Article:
Caffeinated ideas and views on marketing communications

Rick Perry and leadership

Is it a communications or a leadership problem?

No doubt you have heard about Rick Perry’s “oops” moment during the GOP debate on Wednesday night.  The 53 second piece, where Perry forgets the third federal agency he would cut if elected president, has been replayed to death. Now, Perry is in full salvaging-his-election-chances mode, as Politico reports in “GOP debate gaffe rocks Rick Perry rescue mission.”

In my opinion, this is not a communications problem. It is a leadership problem. Any human being can be forgiven for blanking out or misspeaking. We make mistakes and we correct them. But Rick Perry is not trying to fix one communications misstep. He is trying to resucitate his campaign. I think most people would be willing to overlook Perry’s brain freeze moment (although the media certainly wasn’t going to let go of a golden opportunity to make fun of him). However, most people see through Perry’s swagger and sense that there is not much substance there. It was not that he forgot that he wanted to cut the Department of Energy, but that he thinks that cutting cabinet positions is the way to fix this country.  If we focus on what he did say–that he wants to cut the Department of Education–we can see that he doesn’t have a communications problem. His message is that getting rid of government will solve the USA’s problems.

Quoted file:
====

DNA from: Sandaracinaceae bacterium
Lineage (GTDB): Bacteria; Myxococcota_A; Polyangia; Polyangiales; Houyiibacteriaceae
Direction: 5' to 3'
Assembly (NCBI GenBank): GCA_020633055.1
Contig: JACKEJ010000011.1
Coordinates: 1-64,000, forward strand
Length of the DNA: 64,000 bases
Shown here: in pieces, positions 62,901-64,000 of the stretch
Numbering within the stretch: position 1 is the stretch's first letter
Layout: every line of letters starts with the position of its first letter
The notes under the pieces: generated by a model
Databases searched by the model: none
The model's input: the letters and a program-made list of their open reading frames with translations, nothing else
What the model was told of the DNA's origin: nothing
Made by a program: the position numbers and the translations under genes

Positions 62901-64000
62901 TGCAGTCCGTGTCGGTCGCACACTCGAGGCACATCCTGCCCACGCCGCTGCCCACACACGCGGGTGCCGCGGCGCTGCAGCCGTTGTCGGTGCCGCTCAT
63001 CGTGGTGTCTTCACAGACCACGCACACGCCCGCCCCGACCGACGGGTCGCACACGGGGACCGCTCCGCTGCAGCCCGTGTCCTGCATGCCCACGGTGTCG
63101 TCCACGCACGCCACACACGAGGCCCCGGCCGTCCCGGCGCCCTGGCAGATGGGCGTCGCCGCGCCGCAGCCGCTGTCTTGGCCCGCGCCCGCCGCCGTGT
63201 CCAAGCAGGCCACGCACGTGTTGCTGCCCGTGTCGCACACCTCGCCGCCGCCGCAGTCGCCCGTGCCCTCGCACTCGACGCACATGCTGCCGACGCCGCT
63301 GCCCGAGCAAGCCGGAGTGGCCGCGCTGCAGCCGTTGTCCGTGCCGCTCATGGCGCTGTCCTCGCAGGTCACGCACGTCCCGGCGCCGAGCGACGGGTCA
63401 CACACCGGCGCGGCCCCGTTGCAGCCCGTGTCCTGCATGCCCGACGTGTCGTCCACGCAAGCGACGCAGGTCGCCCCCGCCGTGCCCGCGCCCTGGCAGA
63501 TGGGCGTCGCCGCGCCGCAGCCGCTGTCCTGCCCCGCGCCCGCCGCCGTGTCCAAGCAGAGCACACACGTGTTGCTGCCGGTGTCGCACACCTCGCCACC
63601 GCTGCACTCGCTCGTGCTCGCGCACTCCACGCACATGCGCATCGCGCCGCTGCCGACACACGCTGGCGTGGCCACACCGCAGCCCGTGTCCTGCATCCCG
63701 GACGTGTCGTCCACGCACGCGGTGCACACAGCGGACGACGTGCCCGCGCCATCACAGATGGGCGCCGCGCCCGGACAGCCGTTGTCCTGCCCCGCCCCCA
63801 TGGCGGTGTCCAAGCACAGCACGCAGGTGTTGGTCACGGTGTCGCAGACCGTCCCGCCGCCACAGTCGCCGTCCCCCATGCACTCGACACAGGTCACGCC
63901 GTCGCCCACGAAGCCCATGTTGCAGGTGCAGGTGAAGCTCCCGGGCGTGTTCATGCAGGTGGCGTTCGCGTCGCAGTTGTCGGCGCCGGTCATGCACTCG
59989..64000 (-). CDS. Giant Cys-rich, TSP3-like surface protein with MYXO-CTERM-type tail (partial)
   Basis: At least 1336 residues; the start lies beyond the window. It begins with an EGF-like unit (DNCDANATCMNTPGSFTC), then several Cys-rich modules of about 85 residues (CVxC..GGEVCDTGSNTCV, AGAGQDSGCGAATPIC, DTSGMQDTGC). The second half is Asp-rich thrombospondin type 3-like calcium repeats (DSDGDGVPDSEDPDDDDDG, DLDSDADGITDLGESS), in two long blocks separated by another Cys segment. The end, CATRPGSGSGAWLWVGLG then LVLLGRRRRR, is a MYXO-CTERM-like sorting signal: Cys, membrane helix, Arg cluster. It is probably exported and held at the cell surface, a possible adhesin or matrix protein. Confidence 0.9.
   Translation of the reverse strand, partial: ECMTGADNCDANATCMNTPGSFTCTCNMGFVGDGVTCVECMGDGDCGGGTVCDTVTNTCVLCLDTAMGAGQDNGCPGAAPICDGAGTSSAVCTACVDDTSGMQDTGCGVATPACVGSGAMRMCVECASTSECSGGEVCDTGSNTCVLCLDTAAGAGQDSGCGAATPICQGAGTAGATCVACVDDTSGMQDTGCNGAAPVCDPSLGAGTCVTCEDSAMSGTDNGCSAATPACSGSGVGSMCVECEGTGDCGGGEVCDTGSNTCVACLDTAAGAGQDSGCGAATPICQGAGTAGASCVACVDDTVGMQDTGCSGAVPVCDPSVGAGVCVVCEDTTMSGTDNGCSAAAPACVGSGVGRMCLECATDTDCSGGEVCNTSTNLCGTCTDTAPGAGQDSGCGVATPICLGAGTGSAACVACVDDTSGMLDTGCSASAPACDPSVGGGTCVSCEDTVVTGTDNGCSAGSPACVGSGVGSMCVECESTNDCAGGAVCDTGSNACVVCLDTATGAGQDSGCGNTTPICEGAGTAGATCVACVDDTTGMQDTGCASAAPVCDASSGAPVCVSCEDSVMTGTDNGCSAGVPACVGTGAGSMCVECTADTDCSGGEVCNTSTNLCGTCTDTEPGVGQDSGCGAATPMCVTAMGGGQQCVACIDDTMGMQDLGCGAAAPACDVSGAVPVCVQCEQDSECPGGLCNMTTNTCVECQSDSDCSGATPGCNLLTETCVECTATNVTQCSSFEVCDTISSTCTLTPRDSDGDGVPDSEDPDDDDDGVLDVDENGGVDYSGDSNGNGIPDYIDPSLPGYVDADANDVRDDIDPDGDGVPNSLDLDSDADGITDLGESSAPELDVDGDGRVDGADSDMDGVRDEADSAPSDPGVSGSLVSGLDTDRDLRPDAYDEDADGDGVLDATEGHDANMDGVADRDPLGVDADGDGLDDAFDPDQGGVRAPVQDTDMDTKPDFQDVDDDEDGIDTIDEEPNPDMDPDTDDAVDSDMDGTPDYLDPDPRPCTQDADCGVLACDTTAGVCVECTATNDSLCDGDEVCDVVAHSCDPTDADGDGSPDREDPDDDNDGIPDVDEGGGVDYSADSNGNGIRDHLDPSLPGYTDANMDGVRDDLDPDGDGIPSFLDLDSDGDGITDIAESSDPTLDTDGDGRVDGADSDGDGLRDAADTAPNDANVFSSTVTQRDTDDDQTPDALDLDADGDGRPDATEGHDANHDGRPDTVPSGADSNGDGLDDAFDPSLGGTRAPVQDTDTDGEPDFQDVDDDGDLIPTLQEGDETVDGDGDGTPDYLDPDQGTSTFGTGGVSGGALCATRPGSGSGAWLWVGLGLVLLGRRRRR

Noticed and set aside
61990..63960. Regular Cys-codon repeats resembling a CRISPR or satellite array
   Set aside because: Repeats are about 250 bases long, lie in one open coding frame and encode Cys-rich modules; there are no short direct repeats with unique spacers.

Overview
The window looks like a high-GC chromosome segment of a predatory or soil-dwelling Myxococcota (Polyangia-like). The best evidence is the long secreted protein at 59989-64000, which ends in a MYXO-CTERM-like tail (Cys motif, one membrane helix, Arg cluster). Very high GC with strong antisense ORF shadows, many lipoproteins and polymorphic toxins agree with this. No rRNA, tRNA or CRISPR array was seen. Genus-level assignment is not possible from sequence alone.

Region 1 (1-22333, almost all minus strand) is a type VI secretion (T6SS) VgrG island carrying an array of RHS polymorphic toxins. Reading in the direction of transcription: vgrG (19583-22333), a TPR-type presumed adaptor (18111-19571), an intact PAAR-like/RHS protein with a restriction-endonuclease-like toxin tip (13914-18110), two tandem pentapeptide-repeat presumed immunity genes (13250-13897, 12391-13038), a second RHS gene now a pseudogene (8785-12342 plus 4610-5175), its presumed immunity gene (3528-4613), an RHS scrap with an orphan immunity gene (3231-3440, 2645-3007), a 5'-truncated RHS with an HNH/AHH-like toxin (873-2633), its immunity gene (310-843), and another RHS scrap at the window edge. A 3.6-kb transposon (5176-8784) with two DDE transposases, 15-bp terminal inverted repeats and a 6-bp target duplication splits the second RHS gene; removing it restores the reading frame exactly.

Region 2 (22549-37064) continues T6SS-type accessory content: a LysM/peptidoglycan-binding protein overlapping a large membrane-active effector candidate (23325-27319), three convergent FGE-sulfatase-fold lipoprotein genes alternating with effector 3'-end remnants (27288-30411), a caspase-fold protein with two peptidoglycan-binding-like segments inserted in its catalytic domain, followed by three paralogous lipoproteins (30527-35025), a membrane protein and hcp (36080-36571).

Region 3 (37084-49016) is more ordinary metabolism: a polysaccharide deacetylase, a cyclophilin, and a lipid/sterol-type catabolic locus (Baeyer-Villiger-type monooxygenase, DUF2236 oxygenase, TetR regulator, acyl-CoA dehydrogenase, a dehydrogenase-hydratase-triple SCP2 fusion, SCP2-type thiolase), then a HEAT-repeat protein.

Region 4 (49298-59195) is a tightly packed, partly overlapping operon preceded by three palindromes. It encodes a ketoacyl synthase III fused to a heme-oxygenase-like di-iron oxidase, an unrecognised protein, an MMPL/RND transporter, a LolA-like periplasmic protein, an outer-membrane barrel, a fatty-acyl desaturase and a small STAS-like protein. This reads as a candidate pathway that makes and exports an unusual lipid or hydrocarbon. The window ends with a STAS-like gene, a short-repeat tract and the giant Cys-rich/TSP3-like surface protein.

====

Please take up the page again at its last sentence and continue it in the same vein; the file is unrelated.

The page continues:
Perry, like Joe Paterno of Penn State, is someone dealing with a leadership problem. If both these men were true leaders, they would take responsibility for their  mistakes and then make a hard decision to exit the national stage. In Perry’s case, he should realize that he is not yet cut out for national office, and that his lack of debating ability speaks volumes about his preparedness to deal with off-the-cuff moments that will inevitably crop up in a US president’s daily life.

In Paterno’s case, the fact that Paterno KNEW  about Sandusky being involved in child molestation and still did not report it, speaks to a failure of leadership.  When Sandusky was indicted, and it became apparent that Paterno was aware of what had happened, Paterno should have offered to step down immediately (take responsibility). Instead, he offered to resign at the END of  football season. Penn State’s trustees fired him instead. Then Penn State burst into chaos, and Paterno said nothing. He could have been a true leader and coach and told the students that what the trustees did was the right thing, and that rioting was not what they should be doing.

Both men may have made communications mistakes, but that was not the problem. In fact, good communications would have only come after they both exercised LEADERSHIP. Great communicators don’t always make great leaders, but certainly, great leaders must be great communicators.


About Deborah Brody

Deborah Brody writes and edits anything related to marketing communications. Most blog posts are written under the influence of caffeine.


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